Weekly Feature



2017-06-15 / Lifestyles

Homegrown

Farmers markets offer new twists for 2017 season
by ALAN RIZZO and IZZY GRAZIANO, Reporter and Intern


Grabbing their purchases, Town and of her Tonawanda daughter, residents Becca, 5, Debbie buy produce Kopec Farms, Ransomville, from John during Susice a visit of Susice June to the 1. North Tonawanda City Market on 
Photo by Jim Smerecak. Purchase color photos at www.BeeNews.com. Grabbing their purchases, Town and of her Tonawanda daughter, residents Becca, 5, Debbie buy produce Kopec Farms, Ransomville, from John during Susice a visit of Susice June to the 1. North Tonawanda City Market on Photo by Jim Smerecak. Purchase color photos at www.BeeNews.com. Under way for another year of fresh, local food and products — and quality community interaction — farmers markets throughout the region are showcasing their wares for the buying public.

Here’s a look at what some popular markets are offering in 2017:

After a season displaced by construction, the Williamsville Farmers Market and co-managers Kathy Coe and Laura Koeppel returned to East Spring Street in late May, welcoming three new vendors: Niagara Craft Spirits, Plato Dale Farm and Kindred Kreek.

The market is open from 8 a.m. to 1 p.m. Saturdays through Oct. 28.

New pet treat and meat sellers will join approximately 30 vendors offering goods at the Clarence Hollow Farmers Market this season, located between Salt and Ransom roads.


Representing vendor "We R Nuts," Pearl Omphalius markets her wares to customers on June 1 at the West Seneca Farmers Market. 
Photo by Chuck Skipper. Purchase color photos at www.BeeNews.com. Representing vendor "We R Nuts," Pearl Omphalius markets her wares to customers on June 1 at the West Seneca Farmers Market. Photo by Chuck Skipper. Purchase color photos at www.BeeNews.com. Manager Cheryl Anthony said the Clarence Center Coffee Company will also take over management of the market’s coffeehouse. The market is open from 8 a.m. to 1 p.m. Saturdays through Oct. 14.

The Kenmore Farmers Market, located on the Kenmore Municipal Green, will open June 18, adding food trucks and artisans to its roster of 15 vendors.

“Yoga on the Green” instructor Lauren Willett-Benson, the market’s new manager, said a children’s tinker program, cooking classes, crafts and floral design are new this year.

The market will be open from 9 a.m. to 1 p.m. Sundays through Oct. 29.

Not much will change at the North Tonawanda City Market this year, save informal entertainment, according to market clerk Dale Rogers, who said popular accordion act “Musical Mark” will be added.

The market is open from 7 a.m. to 1 p.m. Tuesdays, Thursdays and Saturdays year-round at the corner of Robinson and Bryant streets.

The Galaxy Farmers Market has once again set up shop at 848 Dick Road in Cheektowaga, featuring produce from North Tonawanda based vendor Dan Ottaviano and free-range chicken, eggs and other items from Mike Graham, a farmer from Pendleton.

Galaxy offers about 60 different locally sourced items and is open from 10 a.m. to 6 p.m. Wednesdays through October.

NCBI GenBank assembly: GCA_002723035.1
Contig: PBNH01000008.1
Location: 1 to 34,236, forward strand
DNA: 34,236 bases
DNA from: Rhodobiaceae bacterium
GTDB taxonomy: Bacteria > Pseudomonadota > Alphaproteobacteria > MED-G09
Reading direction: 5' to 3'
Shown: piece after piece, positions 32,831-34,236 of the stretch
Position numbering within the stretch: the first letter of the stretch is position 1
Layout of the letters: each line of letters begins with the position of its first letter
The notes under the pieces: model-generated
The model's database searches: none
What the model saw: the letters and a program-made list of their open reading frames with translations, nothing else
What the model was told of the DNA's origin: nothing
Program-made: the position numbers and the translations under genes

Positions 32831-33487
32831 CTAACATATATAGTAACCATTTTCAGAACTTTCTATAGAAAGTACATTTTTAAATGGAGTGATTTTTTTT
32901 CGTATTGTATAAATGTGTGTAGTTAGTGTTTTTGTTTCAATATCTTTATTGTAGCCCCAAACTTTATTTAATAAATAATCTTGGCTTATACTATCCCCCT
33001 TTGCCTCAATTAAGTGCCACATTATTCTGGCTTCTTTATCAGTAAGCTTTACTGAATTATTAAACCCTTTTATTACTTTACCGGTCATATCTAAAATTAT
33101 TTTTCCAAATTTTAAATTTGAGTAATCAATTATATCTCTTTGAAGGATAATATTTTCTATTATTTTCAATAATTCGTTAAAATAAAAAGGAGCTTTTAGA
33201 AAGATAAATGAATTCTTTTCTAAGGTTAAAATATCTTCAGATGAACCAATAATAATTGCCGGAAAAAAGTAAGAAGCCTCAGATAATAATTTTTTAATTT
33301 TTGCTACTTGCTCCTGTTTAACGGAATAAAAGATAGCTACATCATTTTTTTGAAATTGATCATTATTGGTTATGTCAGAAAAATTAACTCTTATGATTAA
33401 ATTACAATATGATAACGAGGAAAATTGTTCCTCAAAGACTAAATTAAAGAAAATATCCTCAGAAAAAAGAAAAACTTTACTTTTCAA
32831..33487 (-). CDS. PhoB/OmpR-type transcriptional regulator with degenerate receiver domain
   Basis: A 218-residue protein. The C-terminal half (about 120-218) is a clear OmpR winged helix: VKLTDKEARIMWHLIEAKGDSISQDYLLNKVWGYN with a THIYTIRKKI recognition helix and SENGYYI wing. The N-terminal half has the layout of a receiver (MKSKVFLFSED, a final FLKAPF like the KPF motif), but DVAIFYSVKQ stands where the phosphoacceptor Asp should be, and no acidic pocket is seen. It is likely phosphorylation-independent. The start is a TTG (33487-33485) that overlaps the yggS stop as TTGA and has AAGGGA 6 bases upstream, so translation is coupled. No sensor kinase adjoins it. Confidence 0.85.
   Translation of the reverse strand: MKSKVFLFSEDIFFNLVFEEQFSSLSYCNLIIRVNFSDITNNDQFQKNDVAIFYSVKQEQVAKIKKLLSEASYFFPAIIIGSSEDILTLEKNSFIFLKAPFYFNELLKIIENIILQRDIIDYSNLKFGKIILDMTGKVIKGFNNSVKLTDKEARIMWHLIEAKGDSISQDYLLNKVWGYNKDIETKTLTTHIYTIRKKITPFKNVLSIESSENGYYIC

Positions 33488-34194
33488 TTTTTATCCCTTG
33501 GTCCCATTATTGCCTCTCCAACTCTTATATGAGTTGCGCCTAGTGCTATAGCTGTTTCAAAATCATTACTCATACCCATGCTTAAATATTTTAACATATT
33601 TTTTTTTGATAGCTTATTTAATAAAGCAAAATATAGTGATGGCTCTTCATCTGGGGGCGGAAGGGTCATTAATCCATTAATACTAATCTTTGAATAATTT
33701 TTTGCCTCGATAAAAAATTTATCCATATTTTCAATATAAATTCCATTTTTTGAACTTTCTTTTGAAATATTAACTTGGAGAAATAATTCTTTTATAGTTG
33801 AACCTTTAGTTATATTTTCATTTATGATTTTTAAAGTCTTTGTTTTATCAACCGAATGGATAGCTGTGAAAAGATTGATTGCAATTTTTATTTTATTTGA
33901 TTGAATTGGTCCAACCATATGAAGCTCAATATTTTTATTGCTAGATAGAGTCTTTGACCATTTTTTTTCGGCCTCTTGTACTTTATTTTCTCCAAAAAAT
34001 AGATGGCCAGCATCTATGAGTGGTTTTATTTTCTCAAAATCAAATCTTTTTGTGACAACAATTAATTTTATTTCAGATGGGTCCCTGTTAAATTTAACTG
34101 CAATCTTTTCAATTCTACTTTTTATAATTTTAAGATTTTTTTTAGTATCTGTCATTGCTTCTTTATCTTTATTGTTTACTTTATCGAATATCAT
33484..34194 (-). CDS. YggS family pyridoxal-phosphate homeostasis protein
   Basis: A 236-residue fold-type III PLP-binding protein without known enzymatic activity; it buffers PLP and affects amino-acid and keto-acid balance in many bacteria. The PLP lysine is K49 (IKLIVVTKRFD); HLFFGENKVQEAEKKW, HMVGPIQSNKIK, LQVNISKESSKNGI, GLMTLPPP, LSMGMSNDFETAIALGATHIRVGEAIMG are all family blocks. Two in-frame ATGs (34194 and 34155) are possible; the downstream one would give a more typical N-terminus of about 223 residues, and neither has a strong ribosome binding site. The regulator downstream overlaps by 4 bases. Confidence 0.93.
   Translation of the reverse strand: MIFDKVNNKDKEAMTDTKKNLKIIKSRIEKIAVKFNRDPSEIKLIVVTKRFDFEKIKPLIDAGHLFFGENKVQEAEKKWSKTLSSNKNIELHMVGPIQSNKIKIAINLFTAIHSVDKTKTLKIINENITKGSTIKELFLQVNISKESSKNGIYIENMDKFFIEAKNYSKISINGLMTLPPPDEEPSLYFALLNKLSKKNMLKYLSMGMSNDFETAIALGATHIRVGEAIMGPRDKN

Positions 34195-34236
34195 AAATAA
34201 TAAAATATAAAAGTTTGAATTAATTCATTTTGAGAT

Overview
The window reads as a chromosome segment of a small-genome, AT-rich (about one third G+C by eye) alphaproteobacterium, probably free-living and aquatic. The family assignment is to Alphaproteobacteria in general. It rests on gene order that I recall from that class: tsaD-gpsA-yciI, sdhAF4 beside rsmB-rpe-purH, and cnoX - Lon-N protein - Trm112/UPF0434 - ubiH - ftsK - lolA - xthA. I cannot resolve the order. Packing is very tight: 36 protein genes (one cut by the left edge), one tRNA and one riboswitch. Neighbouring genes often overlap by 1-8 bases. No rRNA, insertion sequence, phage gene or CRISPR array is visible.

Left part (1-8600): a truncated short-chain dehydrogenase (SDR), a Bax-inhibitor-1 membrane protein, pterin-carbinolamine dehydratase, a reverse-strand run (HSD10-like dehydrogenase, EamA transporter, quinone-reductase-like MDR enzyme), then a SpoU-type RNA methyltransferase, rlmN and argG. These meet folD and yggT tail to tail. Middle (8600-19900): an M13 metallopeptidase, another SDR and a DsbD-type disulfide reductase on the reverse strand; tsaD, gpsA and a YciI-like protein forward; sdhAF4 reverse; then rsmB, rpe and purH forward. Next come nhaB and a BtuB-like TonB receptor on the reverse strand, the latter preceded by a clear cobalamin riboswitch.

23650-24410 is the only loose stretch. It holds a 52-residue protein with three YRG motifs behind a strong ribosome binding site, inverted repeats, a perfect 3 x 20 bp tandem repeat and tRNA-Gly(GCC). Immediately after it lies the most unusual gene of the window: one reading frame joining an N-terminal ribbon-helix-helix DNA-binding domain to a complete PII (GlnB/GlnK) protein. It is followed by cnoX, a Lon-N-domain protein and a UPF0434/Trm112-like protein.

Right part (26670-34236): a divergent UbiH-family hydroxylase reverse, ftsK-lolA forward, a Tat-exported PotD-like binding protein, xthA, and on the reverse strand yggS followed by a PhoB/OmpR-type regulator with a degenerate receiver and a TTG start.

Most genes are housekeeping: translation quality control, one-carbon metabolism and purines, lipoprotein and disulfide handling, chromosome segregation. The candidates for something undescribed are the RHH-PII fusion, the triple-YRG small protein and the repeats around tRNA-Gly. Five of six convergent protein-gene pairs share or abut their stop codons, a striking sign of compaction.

Returning to 4913 Transit Road in Depew, the Lancaster Farmers Market has added producers of maple syrup, pizzelles, meat and eggs to its list of vendors this year.

Executive director Ann Jordan said the market will also promote select holidays such as Father’s Day by giving away breakfast sandwiches made with fresh farm eggs.

The market is open from 9 a.m. to 2 p.m. Sundays and runs through October.

Formerly known as the Main Street Marketplace, the West Seneca Farmers Market opened June 1 under new management.

Emily Melski, chief information officer for the Town of West Seneca, said the market has added produce from two new farmers, as well as food smoking demonstrations and food trucks.

It’s also been moved closer to the Lions Club band shell to capitalize on a free concert series starting June 15.

The market is open from 4 to 7:30 p.m. Thursdays through Sept. 28.

The Orchard Park Farmers & Artisans Market, held in front of Orchard Fresh at 4050 N. Buffalo Road, is featuring a variety of vendors, live entertainment, food trucks and monthly special event days this year, according to market owner John Griveas.

Vendors make or grow everything they sell, from dog treats to organic greens.

The market is open from 3 to 7 p.m. Thursdays and runs through Oct. 19.

The East Aurora Farmers Market, held in the TOPS plaza at 123 Grey St. in the village, is welcoming one new organic farmer this year, according to market secretary Jamie Dinero. She said all vendors grow 100 percent of what they sell and will be participating in the U.S. Department of Agriculture’s Token Program and the state’s Fresh Connect check program.

The market is open from 7 a.m. to 1 p.m. Wednesdays and Saturdays until Nov. 22.

Turning 40 this year, the Hamburg Farmers Market has welcomed a handful of new farmers offering everything from fresh fruit to locally raised meats.

Jamie Decker, senior marketing director for the Hamburg Chamber of Commerce, said the market also welcomed bakers offering biscotti and gourmet cupcakes and a juice vendor.

The market is open from 7:30 a.m. to 1 p.m. Saturdays through Oct. 28 in the village municipal parking lot just off Main Street.

The Elmwood-Bidwell Farmers Market has introduced vendors selling hot, prepared foods this year, along with a free 9 a.m. yoga class offered by H.E.A.L. BFLO, according to market vendor and president Colin Erdle.

He said the market will also feature music from the Buffalo Philharmonic string quartet on the first and last weekends in July.

The market is open from 8 a.m. to 1 p.m. Saturdays through Nov. 25 at Elmwood Avenue and Bidwell Parkway.

email: arizzo@beenews.com email: ebgraziano@gmail.com

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